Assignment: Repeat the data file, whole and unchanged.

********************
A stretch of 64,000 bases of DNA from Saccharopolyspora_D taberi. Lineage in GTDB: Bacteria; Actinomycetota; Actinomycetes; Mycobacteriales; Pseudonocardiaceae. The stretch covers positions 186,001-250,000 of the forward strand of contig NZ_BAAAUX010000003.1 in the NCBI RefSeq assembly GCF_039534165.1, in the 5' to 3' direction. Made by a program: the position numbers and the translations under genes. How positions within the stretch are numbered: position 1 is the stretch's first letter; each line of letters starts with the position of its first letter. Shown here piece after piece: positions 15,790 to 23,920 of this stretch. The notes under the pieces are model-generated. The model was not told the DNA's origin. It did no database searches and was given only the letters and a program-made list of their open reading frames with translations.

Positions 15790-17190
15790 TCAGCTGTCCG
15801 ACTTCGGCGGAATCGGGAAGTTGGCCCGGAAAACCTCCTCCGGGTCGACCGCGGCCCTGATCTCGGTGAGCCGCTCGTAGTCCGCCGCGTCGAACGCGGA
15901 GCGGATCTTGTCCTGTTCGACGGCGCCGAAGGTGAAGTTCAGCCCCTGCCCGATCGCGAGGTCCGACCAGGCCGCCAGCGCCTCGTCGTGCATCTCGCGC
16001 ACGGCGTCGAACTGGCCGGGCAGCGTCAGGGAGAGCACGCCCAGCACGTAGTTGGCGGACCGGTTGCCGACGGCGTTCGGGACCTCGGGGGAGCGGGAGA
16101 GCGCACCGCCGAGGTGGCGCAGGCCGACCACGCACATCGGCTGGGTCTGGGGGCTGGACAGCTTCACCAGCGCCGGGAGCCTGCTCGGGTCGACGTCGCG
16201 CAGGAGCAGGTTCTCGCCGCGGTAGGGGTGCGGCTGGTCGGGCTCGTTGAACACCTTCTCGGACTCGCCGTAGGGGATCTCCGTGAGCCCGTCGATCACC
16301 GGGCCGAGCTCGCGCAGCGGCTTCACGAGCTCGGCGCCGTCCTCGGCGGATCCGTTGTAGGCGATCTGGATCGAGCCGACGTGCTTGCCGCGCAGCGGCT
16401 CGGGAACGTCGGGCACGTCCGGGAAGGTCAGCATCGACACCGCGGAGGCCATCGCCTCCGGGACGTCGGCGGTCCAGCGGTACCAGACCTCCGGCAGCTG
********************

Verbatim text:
A stretch of 64,000 bases of DNA from Saccharopolyspora_D taberi. Lineage in GTDB: Bacteria; Actinomycetota; Actinomycetes; Mycobacteriales; Pseudonocardiaceae. The stretch covers positions 186,001-250,000 of the forward strand of contig NZ_BAAAUX010000003.1 in the NCBI RefSeq assembly GCF_039534165.1, in the 5' to 3' direction. Made by a program: the position numbers and the translations under genes. How positions within the stretch are numbered: position 1 is the stretch's first letter; each line of letters starts with the position of its first letter. Shown here piece after piece: positions 15,790 to 23,920 of this stretch. The notes under the pieces are model-generated. The model was not told the DNA's origin. It did no database searches and was given only the letters and a program-made list of their open reading frames with translations.

Positions 15790-17190
15790 TCAGCTGTCCG
15801 ACTTCGGCGGAATCGGGAAGTTGGCCCGGAAAACCTCCTCCGGGTCGACCGCGGCCCTGATCTCGGTGAGCCGCTCGTAGTCCGCCGCGTCGAACGCGGA
15901 GCGGATCTTGTCCTGTTCGACGGCGCCGAAGGTGAAGTTCAGCCCCTGCCCGATCGCGAGGTCCGACCAGGCCGCCAGCGCCTCGTCGTGCATCTCGCGC
16001 ACGGCGTCGAACTGGCCGGGCAGCGTCAGGGAGAGCACGCCCAGCACGTAGTTGGCGGACCGGTTGCCGACGGCGTTCGGGACCTCGGGGGAGCGGGAGA
16101 GCGCACCGCCGAGGTGGCGCAGGCCGACCACGCACATCGGCTGGGTCTGGGGGCTGGACAGCTTCACCAGCGCCGGGAGCCTGCTCGGGTCGACGTCGCG
16201 CAGGAGCAGGTTCTCGCCGCGGTAGGGGTGCGGCTGGTCGGGCTCGTTGAACACCTTCTCGGACTCGCCGTAGGGGATCTCCGTGAGCCCGTCGATCACC
16301 GGGCCGAGCTCGCGCAGCGGCTTCACGAGCTCGGCGCCGTCCTCGGCGGATCCGTTGTAGGCGATCTGGATCGAGCCGACGTGCTTGCCGCGCAGCGGCT
16401 CGGGAACGTCGGGCACGTCCGGGAAGGTCAGCATCGACACCGCGGAGGCCATCGCCTCCGGGACGTCGGCGGTCCAGCGGTACCAGACCTCCGGCAGCTG